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§ 85. Festivals of the Saints.
The system of saint-worship, like that of the worship of Mary, became embodied in a series of religious festivals, of which many had only a local character, some a provincial, some a universal. To each saint a day of the year, the day of his death, or his heavenly birthday, was dedicated, and it was celebrated with a memorial oration and exercises of divine worship, but in many cases desecrated by unrestrained amusements of the people, like the feasts of the heathen gods and heroes.
The most important saints’ days which come down from the early church, and bear a universal character, are the following:
1. The feast of the two chief apostles Peter and Paul,848848 Natalis apostolorum Petri et Pauli. on the twenty-ninth of June, the day of their martyrdom. It is with the Latins and the Greeks the most important of the feasts of the apostles, and, as the homilies for the day by Gregory Nazianzen, Chrysostom, Ambrose, Augustine, and Leo the Great show, was generally introduced as early as the fourth century
2. Besides this, the Roman church has observed since the fifth century a special feast in honor of the prince of the apostles and for the glorification of the papal office: the feast of the See of Peter849849 Festum cathedrae Petri. on the twenty-second of February, the day on which, according to tradition, he took possession of the Roman bishopric. With this there was also an Antiochan St. Peter’s day on the eighteenth of January, in memory of the supposed episcopal reign of this apostle in Antioch. The Catholic liturgists dispute which of these two feasts is the older. After Leo the Great, the bishops used to keep the Natales. Subsequently the feast of the Chains of Peter850850 Festum catenarum Petri, commonly Petri ad vincula, on the first of August. According to the legend, the Herodian Peter’s-chain, which the empress Eudoxia, wife of Theodosius II., discovered on a pilgrimage in Jerusalem, and sent as a precious relic to Rome, miraculously united with the Neronian Peter’s-chain at Rome on the first contact, so that the two have since formed only one holy and inseparable chain! was introduced in memory of the chains which Peter wore, according to Acts xii. 6, under Herod at Jerusalem, and, according to the Roman legend, in the prison at Rome under Nero.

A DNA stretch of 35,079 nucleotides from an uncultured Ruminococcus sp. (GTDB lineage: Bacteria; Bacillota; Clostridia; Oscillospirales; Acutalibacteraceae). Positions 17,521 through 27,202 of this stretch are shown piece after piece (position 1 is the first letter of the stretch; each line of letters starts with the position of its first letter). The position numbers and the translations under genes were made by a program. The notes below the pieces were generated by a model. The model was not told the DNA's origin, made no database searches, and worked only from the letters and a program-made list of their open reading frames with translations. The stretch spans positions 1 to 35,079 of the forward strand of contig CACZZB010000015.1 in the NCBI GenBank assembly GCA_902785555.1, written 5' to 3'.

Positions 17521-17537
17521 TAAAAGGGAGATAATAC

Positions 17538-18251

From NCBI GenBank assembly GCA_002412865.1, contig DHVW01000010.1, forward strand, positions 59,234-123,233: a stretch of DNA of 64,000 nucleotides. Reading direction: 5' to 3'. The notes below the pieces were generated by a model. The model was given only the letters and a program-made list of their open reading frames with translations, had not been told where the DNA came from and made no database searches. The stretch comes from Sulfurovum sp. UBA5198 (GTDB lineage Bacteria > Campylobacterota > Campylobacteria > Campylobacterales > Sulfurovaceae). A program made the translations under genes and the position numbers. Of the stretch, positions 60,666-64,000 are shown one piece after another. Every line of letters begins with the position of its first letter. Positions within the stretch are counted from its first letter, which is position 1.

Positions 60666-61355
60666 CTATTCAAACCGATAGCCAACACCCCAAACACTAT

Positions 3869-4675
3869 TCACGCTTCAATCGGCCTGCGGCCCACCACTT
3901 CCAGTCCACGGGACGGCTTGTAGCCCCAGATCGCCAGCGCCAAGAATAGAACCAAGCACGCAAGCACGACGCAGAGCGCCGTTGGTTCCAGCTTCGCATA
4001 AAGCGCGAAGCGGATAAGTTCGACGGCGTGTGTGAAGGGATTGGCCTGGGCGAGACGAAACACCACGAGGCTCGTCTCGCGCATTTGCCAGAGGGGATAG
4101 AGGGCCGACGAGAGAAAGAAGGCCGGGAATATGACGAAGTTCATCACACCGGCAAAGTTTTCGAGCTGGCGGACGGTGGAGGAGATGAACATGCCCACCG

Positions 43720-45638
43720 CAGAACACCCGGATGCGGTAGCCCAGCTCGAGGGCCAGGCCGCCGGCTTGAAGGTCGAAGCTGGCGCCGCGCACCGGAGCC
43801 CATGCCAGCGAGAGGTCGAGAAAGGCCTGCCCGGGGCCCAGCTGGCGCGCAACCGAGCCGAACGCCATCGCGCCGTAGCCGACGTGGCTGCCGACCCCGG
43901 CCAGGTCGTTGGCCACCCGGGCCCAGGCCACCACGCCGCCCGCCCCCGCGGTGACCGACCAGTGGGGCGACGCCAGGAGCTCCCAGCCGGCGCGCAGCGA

5. The feast of John the Baptist, the last representative of the saints before Christ. This was, contrary to the general rule, a feast of his birth, not his martyrdom, and, with reference to the birth festival of the Lord on the twenty-fifth of December, was celebrated six months earlier, on the twenty-fourth of June, the summer solstice. This was intended to signify at once his relation to Christ and his well-known word: “He must increase, but I must decrease.” He represented the decreasing sun of the ancient covenant; Christ, the rising sun of the new.853853 Comp. John iii. 30. This interpretation is given by Augustine, Serm. 12 in Nat. Dom.: “In nativitate Christi dies crescit, in Johannis nativitate decrescit. Profectum plane facit dies, quum mundi Salvator oritur; defectum patitur, quum ultimus prophetarum generatur.” In order to celebrate more especially the martyrdom of the Baptist, a feast of the Beheading of John,854854 Festum decollationis S. Johannis B. on the twenty-ninth of August, was afterward introduced; but this never became so important and popular as the feast of his birth.
6. To be just to all the heroes of the faith, the Greek church, after the fourth century, celebrated a feast of All Saints on the Sunday after Pentecost (the Latin festival of the Trinity).855855 This Sunday is therefore called by the Greeks the Martyrs’ and Saints’ Sunday, ἡ κυριακὴ τῶν ἁγίων πάντων, or τῶν ἁγίων καὶ μαρτύρων. We have a homily of Chrysostomon it: Ἐγκώμιονεἰς τοῦς ἁγίους πάντας τοῦς ἐνὅλῳ τῷ κόσμῳ μαρτυρήσαντες, or De martyribus totius orbis. Hom. lxxiv. Opera, tom. ii. 711 sqq. The Latin church, after 610, kept a similar feast, the Festum Omnium Sanctorum, on the first of November; but this did not come into general use till after the ninth century.
7. The feast of the Archangel Michael,856856 Festum S. Michaelis, archangeli. the leader of the hosts of angels, and the representative of the church triumphant,857857 Rev. xii. 7-9; comp. Jude, vs. 9. on the twenty-ninth of September. This owes its origin to some miraculous appearances of Michael in the Catholic legends.858858 Comp. Augusti, Archaeologie, i. p. 585. Michael, e.g., in a pestilence in Rome in the seventh century, is said to have appeared as a deliverer on the Tomb of Hadrian (Moles Hadriani, or Mausoleo di Adriano), so that the place received the name of Angel’s Castle (Castello di S. Angelo). It lies, as is well known, at the great bridge of the Tiber, and is used as a fortress. The worship of the angels developed itself simultaneously with the worship of Mary and the saints, and churches also were dedicated to angels, and called after their names. Thus Constantine the Great built a church to the archangel Michael on the right bank of the Black Sea, where the angel, according to the legend, appeared to some ship-wrecked persons and rescued them from death. Justinian I. built as many as six churches to him. Yet the feast of Michael, which some trace back to Pope Gelasius I., a.d. 493, seems not to have become general till after the ninth century.
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